As I live on a street off CG Road, with Metrorail construction on one exit and CG road redevelopment work on the other, I am getting to experience the urban chaos at its fullest.
Though it is a bit nightmarish, I prefer to enjoy it by watching India, or rather us the citizens in action while subjected to incredible amount of inconvenience caused by our own unruly behaviour.
Left with only one street to drain not just the local but diverted traffic, it is easy to imagine the mayhem, but I want you to multiply by ten as it also has a coaching class and a construction material supplier with fifty loading rickshaws to amplify the chaos!
In short, it is a chakra-vyuha that Abhimanyu would have given up on, and yet hardened citizens negotiate it with one super power granted to us by the state, i.e. affordability of crime, and to understand this unique idea, we need to dissect the scene a bit.
If I take a photograph of the maze, it will be easy for me to put a cost on every feature of chaos, as they are all formed by acts of crime that get classified as petty crimes with a small amount of fine attached to them.
The kids of coaching class park on the road and hence they can be fined by a small amount. The material supplier and his tempo turmoil can also get away by couple of thousand rupees of fine at the best. Adventurous chaps who drive on the wrong side to add some more twists to the maze can also earn the state some more money.
In short, this chocking, polluting maze is constructed by citizens who deliberately indulge into criminal acts, and yet it can attract only a negligible amount of fine.
The reason why we have an absurd situation where a crime causes a huge loss to the system and yet it is classified as petty enough not to attract large fine is because we have been using faulty jurisprudence.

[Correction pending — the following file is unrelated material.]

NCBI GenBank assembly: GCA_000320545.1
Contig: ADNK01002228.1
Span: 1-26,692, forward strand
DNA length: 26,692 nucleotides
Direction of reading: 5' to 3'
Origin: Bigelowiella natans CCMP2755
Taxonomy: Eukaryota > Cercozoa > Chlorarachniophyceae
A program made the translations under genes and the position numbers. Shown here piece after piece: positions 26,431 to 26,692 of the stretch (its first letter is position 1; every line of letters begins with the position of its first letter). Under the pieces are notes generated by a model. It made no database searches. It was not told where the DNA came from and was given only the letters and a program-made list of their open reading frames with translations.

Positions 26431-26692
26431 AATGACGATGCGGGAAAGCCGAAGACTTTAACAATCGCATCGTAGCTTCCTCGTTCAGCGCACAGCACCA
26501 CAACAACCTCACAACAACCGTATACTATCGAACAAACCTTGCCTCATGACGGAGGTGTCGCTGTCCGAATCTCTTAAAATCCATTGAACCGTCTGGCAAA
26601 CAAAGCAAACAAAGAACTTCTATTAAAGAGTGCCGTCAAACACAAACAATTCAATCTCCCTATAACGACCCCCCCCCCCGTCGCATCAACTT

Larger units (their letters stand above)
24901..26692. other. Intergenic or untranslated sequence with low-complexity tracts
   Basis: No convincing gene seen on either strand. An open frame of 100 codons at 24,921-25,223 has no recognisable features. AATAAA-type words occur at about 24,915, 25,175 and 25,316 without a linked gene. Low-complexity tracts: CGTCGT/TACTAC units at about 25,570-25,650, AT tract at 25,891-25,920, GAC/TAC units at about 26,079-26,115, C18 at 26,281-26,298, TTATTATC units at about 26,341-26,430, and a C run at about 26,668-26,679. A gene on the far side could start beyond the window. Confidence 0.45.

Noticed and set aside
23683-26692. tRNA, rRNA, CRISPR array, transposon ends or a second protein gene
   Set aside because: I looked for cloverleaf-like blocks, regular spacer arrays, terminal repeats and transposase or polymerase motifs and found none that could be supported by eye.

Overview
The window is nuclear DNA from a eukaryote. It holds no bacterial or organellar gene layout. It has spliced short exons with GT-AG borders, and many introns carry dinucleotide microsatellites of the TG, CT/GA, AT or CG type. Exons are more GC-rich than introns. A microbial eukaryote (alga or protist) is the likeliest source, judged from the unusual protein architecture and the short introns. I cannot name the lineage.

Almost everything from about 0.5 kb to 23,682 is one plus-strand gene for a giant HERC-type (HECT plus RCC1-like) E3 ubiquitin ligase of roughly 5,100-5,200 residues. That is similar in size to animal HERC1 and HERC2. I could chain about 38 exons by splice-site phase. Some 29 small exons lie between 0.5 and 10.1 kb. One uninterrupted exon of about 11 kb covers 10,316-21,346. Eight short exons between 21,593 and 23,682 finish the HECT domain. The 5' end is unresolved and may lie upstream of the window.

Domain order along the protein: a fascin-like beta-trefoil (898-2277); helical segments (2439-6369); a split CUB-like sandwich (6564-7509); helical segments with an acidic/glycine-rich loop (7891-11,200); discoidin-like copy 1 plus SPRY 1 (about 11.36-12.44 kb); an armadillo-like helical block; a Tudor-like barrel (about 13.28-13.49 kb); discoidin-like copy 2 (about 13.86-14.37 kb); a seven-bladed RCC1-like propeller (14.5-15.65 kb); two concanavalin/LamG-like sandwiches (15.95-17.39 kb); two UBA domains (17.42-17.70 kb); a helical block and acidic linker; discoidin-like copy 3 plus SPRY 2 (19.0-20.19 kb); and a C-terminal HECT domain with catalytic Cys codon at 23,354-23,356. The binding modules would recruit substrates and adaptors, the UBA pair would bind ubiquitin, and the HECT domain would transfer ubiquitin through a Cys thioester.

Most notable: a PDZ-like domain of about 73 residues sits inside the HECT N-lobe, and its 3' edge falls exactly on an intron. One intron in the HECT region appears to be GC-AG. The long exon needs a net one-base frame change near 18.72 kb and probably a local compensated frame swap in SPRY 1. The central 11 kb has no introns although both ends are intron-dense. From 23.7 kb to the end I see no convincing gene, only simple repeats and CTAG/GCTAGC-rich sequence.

There are three major reasons why traffic violations are treated as petty crimes.
First is that fining is done by on-the-spot judgement that doesn’t allow the due process of justice of listening to the accused. Second is that these crimes are believed to be causing no big harm to the system, and the third and practically the most important reason is that most Indian citizens can’t afford to pay a large fine.
If we look at the first two, it is easy to see that context has changed. Modern technology like CCTV will disallow arbitrariness, and in a large city, even a small violation like jumping a traffic light can be recognised to trigger a traffic chaos that will lead to huge loss to the system.
With first two down, we need to focus on the third, i.e. idea of keeping crime “affordable”, as it has a hidden misconception keeping it emotionally attractive for the state.
While we worry about a poor autowala or a working class person’s plight if faced with a thousand rupee fine for driving on wrong side, the question that we really need to ask is, is it difficult for anyone not to commit this crime?
The truth is, not committing a petty crime is not at all difficult. Everyone has an easy choice of avoid getting fined, so there is no real need to worry about keeping the cost of committing a petty crime low.
So, the jurisprudence used to keep petty crimes affordable is faulty and needs a diametric shift in the other direction. All the petty crimes that are easy to avoid need to attract harsh fines to prevent them from snowballing into a massive cost for all of us.